Laparoscopy is a procedure that enables your surgeon to look inside the abdominal cavity and pelvis to diagnose and treat a variety of abnormal conditions. A laparoscope is a long, narrow telescope with a light source and video camera at the end. The scope is passed through a tiny incision into the abdomen where images from the camera are projected onto a large monitor for the surgeon to view the abdominal cavity. Laparoscopic ports have channels inside the port enabling the surgeon to pass gas in and out to expand the viewing area or to insert tiny surgical instruments for treatment purposes. The surgical instruments used in operative laparoscopy are very small but appear much larger when viewed through a laparoscope.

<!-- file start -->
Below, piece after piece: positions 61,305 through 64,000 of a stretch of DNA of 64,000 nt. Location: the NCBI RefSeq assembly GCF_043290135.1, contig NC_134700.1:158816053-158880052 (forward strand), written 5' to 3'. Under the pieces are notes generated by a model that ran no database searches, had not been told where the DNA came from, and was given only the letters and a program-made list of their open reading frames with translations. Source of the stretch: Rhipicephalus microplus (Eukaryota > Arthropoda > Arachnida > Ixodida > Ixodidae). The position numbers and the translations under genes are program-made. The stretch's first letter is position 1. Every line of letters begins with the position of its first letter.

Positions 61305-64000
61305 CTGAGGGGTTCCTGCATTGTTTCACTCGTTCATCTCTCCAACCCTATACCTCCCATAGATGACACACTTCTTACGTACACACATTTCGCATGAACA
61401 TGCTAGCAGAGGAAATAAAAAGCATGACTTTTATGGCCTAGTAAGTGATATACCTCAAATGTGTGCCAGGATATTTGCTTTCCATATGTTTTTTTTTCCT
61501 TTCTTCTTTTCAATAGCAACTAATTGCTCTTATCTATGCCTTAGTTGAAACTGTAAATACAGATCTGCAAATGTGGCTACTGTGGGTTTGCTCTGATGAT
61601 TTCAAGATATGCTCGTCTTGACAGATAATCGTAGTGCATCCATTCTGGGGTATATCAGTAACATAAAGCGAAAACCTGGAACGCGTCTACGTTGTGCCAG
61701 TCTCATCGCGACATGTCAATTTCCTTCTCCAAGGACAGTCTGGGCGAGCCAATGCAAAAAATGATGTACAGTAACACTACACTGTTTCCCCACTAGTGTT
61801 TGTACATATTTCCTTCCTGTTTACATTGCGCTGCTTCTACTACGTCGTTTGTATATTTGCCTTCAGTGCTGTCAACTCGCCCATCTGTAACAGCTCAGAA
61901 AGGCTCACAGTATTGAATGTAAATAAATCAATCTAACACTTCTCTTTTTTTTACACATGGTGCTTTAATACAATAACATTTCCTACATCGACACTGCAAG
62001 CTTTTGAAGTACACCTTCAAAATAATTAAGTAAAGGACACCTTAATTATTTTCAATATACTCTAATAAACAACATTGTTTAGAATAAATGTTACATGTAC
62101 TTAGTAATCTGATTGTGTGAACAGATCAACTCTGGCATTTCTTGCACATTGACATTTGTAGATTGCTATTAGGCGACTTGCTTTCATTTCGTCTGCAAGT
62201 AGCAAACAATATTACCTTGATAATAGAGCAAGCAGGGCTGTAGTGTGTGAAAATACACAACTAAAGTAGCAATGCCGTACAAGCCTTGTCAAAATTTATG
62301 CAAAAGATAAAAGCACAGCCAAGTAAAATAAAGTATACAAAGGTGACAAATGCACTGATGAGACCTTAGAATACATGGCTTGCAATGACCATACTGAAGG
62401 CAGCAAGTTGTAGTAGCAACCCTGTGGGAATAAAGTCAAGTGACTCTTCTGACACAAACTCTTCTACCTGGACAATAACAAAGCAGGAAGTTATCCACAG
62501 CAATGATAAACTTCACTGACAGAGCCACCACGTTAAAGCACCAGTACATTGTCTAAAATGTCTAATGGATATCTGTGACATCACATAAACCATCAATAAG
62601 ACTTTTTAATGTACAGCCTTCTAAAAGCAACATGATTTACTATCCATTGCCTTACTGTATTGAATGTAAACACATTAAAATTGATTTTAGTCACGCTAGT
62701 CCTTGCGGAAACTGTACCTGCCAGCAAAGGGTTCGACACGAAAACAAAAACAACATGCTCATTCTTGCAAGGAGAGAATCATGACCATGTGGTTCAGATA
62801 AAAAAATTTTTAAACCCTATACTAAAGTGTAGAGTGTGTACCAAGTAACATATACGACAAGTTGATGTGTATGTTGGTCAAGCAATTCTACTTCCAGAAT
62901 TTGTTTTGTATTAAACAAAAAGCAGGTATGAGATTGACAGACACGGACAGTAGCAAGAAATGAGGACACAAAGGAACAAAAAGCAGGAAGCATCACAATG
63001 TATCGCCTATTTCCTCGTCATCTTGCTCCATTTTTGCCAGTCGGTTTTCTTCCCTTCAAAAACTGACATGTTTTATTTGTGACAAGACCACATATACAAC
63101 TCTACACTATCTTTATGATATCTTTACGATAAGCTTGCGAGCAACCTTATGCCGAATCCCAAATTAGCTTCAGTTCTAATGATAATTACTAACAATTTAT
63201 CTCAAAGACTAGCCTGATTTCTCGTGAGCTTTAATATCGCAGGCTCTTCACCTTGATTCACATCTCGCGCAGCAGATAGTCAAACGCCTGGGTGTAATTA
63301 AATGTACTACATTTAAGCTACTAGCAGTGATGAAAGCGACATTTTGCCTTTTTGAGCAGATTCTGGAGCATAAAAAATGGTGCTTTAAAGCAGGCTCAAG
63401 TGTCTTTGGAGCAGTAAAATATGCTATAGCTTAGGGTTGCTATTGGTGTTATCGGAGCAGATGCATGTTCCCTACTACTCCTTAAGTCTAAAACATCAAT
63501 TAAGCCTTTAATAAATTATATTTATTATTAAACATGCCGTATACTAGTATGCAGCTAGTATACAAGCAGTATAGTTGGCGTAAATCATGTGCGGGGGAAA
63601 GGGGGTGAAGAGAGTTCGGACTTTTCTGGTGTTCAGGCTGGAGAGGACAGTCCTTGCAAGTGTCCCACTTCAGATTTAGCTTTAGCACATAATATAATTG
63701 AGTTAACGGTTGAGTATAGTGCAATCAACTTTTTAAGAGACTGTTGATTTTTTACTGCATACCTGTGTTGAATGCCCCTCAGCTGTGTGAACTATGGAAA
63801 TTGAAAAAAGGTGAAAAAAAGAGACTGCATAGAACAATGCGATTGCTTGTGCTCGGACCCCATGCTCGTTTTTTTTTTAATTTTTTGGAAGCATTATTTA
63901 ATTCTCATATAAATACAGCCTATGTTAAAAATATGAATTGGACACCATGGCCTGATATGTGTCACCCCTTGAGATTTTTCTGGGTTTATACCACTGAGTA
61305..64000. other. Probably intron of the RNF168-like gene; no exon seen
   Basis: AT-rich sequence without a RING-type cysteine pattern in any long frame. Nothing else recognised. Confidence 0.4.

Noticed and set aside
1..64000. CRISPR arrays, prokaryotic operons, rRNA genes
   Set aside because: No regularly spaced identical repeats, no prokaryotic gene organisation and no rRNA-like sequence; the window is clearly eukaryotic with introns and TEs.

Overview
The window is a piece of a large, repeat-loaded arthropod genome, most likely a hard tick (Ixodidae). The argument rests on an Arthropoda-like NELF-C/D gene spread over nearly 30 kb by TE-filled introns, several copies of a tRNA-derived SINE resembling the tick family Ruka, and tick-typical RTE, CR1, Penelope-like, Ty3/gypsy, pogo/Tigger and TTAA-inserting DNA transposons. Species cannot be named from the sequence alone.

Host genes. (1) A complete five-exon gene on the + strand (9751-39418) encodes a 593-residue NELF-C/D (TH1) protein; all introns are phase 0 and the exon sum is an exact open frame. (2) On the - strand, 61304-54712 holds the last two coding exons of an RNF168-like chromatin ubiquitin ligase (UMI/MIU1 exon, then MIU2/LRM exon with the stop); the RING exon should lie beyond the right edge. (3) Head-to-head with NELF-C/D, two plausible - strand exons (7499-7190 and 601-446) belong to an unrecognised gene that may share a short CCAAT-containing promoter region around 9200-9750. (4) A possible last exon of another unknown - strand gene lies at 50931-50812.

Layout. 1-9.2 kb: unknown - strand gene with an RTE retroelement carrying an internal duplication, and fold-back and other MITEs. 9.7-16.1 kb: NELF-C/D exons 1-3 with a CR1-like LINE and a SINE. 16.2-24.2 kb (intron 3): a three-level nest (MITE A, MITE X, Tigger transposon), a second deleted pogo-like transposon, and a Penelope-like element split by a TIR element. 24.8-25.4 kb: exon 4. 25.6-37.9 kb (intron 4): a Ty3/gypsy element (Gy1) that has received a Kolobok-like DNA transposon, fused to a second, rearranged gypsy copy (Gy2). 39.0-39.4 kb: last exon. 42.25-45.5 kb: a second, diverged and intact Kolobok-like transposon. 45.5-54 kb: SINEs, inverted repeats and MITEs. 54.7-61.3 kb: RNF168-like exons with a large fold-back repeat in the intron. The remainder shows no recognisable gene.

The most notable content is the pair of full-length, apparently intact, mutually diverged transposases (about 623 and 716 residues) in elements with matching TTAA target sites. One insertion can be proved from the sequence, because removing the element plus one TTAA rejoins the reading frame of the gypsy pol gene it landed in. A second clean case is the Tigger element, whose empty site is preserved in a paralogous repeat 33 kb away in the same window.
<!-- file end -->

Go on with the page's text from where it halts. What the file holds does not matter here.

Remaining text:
Laparoscopy may be diagnostic, therapeutic or both:
- Diagnostic Laparoscopy
Laparoscopy is used by the surgeon as a diagnostic tool to view the abdominal cavity and pelvis to make a diagnosis (treatment is not administered). This is particularly useful when other tests such as X-rays, CT scans or blood work are inconclusive.
- Therapeutic Laparoscopy
Laparoscopy is considered therapeutic when the surgeon treats a problem, that is found during a diagnostic laparoscopy, with surgical instruments through ports. If the opportunity to treat a problem during a diagnostic laparoscopy arises, a therapeutic laparoscopy will usually be performed, depending on the patient’s condition and the surgeon’s preference.